The Okanagan Basin Water Board has approved $300,000 in funding to 18 projects to help conserve and improve the quality of water in the valley.
The water board directors approved the Water Conservation and Quality Improvement (WCQI) grants at their April 3 meeting and recipients were notified last week. In all, there were 23 applications with a total funding request of $435,180.
Those projects approved for funding ranged from public outreach for water quality protection to water conserving irrigation improvements in public parks.
“This program has such value,” said OBWB chair Tracy Gray, noting that the grants are made available to local governments, but also to schools, stewardship groups and others, encouraging broader engagement on valley-wide water issues.
“Solutions are not always government driven. This is a tremendous way to engage others, recognizing that we’re all part of ‘One valley. One water.'”
Another benefit has been the ability for grant recipients to leverage OBWB funding to bring in additional funds for Okanagan water projects, Gray added. Up until the current funding cycle, this has amounted to more than $27.2 million invested in our valley.
Four projects were funded in the North Okanagan this year, including $14,730 to the Okanagan Collaborative Conservation Program to build out an Okanagan-based school curriculum on water and work with the Indigenous Syilx community to include traditional ecological knowledge.
“This project represents an important opportunity to broaden water knowledge throughout the valley, by providing a curriculum for teachers to directly educate about water issues and the solutions we are collectively pursuing,” added James Littley, OBWB’s operations and grants manager.
In the Central Okanagan, 10 projects were funded, including $25,000 to the Mission Creek Restoration Initiative to ensure flood protection and wildlife habitat restoration objectives are being met.
This multi-year project demonstrates the impact of watercourse restoration and the positive effects it can have on water quality, flood mitigation, sediment control and habitat enhancement. This project, like similar projects in the valley, help restore ecosystems and create benefits at a fraction of the cost of providing traditional infrastructure.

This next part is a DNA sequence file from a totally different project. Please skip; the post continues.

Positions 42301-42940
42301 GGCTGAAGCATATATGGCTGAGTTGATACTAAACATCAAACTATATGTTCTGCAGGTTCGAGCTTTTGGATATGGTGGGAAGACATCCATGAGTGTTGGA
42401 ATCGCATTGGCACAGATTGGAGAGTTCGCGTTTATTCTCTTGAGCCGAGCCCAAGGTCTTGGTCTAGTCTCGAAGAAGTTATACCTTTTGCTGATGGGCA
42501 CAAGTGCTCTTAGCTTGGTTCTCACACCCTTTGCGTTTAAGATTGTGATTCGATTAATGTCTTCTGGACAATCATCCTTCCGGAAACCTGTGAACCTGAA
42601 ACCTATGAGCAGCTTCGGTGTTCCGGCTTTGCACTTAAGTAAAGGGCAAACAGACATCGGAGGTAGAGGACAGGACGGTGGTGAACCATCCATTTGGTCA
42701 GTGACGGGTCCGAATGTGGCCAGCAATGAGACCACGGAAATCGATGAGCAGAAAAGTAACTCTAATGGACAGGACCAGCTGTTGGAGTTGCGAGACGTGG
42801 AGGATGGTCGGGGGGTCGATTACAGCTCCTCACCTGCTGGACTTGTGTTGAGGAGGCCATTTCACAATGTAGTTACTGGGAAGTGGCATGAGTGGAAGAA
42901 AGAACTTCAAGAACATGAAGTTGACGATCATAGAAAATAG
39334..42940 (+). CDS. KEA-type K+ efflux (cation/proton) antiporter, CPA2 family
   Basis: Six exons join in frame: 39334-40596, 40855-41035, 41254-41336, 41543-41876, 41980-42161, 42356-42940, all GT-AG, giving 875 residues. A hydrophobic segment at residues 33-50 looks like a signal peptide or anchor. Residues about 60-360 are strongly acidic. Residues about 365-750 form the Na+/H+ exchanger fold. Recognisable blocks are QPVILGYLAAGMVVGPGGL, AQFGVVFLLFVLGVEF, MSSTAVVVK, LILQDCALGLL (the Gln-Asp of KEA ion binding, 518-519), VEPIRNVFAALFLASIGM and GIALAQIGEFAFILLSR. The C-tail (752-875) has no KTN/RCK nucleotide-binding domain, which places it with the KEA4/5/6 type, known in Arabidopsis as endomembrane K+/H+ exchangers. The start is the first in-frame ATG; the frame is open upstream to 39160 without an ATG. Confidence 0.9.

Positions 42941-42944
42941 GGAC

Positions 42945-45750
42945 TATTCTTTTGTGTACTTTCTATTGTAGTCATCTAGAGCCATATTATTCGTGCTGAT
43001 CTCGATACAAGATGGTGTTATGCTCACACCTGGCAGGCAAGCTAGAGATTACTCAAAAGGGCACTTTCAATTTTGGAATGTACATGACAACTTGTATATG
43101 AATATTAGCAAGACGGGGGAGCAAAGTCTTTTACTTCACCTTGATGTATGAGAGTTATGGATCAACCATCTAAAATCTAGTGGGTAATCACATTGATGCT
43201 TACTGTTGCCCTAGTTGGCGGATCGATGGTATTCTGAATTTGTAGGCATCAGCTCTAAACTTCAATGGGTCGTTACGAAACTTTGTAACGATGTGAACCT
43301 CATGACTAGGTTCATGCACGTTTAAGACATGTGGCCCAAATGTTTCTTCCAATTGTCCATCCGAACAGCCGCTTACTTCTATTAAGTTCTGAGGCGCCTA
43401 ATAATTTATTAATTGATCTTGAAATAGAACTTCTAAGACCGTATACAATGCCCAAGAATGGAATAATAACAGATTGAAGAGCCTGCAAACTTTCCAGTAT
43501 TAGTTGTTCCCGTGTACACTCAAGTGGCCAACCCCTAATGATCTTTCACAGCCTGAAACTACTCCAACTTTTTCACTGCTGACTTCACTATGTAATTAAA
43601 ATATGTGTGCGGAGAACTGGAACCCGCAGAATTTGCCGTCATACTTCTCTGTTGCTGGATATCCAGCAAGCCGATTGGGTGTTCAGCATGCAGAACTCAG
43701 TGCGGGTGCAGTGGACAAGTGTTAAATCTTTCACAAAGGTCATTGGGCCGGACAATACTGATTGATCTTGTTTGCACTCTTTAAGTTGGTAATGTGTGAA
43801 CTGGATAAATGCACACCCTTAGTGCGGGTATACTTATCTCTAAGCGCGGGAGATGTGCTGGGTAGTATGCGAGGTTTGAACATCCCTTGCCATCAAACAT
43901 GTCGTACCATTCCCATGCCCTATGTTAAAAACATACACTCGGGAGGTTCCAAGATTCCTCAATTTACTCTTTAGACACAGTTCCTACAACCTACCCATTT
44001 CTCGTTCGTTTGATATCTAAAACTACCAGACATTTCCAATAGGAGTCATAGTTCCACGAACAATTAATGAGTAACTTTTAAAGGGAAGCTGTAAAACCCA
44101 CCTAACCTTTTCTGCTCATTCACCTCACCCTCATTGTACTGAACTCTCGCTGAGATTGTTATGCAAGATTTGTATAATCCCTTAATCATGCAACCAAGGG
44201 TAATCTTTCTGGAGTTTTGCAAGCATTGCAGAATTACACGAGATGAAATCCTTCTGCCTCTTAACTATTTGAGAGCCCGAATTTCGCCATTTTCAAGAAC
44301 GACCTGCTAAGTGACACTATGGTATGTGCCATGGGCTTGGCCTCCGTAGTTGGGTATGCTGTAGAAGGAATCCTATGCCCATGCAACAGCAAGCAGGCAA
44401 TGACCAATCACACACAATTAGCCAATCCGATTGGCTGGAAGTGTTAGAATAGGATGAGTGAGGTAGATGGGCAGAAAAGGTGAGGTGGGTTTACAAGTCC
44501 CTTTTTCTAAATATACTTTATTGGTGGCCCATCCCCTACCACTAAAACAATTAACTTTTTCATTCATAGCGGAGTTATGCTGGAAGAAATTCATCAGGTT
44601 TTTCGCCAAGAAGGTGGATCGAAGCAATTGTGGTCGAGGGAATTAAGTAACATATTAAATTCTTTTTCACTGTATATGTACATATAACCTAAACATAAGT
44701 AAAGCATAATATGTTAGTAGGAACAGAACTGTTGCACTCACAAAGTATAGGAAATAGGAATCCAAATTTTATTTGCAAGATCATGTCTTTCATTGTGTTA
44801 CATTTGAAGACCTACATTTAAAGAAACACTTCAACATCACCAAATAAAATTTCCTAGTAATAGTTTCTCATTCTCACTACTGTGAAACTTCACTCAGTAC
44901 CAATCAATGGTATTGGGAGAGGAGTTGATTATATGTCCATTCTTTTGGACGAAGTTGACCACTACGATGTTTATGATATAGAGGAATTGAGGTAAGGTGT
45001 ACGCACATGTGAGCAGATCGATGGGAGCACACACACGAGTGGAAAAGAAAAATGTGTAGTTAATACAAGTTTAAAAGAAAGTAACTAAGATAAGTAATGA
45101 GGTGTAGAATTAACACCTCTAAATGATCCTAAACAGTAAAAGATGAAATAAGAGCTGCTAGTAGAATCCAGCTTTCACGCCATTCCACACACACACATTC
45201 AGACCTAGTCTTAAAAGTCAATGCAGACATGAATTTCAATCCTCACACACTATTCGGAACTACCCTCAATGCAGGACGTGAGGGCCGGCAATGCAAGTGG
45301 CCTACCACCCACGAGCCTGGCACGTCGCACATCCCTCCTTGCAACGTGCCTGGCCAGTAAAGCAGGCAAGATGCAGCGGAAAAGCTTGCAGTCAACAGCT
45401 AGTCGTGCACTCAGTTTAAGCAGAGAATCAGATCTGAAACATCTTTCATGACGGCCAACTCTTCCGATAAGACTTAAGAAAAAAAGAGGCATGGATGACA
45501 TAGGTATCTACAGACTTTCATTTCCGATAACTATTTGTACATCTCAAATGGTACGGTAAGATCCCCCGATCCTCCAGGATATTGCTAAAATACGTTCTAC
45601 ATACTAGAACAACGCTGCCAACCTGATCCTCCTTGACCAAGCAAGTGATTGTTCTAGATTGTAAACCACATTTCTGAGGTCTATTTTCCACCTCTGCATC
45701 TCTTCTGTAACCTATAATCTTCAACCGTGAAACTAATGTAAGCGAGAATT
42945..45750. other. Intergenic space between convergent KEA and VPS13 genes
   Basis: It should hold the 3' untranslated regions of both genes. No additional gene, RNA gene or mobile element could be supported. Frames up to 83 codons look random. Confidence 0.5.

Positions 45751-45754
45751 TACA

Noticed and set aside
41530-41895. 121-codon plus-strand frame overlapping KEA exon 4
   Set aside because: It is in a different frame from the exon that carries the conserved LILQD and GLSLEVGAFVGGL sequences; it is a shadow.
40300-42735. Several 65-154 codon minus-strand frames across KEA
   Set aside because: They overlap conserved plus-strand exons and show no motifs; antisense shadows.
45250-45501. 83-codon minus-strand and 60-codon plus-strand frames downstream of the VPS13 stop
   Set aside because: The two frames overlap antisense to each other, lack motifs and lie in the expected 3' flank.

“The Mission Creek Restoration Initiative has been a shining example of best practices, collaboration and project management,” Littley added.
“Mission Creek accounts for 25 per cent of the water that flows into Okanagan Lake. A healthy, functioning creek is especially critical as we experience droughts and floods. Projects like this can help mitigate the effects of these extreme events.”
Another four projects were supported in the South Okanagan. One of these was $29,000 to the En’owkin Centre for a floodplain re-engagement project. The project involves reconnecting the Penticton portion of the Okanagan River Channel to 4.83 hectares of the river’s adjacent historic floodplain, allowing for natural backwatering as water levels in the main river channel rise and fall.
This will provide numerous benefits, including the creation of a seasonal off-channel rearing habitat for Indigenous fish and refuge for juvenile salmon, specifically for sk’lwist/ntytyix (i.e. chinook salmon). It will also support indigenous biodiversity and recovery of species at-risk, and improve connectivity between rare and endangered floodplain habitats with upland plant habitats.
In addition, the project will provide an opportunity to share local Indigenous cultural and ecological education, awareness and interaction.
“I’m really excited about this project.” Littley added. “Reconnecting the river to the floodplain here means so much for the water in terms of conservation and quality improvement, but it is also complementary to the work that the Okanagan Nation and its member bands have been doing to restore salmon and salmon habitat throughout the valley.
“There are so many positive economic, social and environmental benefits from projects like this, especially when you look at the cumulative impact of similar efforts up and down the Okanagan system.”
Since the Water Board began awarding WCQI grants in 2006, it has awarded more than $4.1 million to 250 projects throughout the Okanagan.
The amount available in each region is based on the contribution provided by each Okanagan regional district. Projects must meet a number of criteria, including the ability to demonstrate water savings or improvements to water quality, collaboration and valley-wide benefit.
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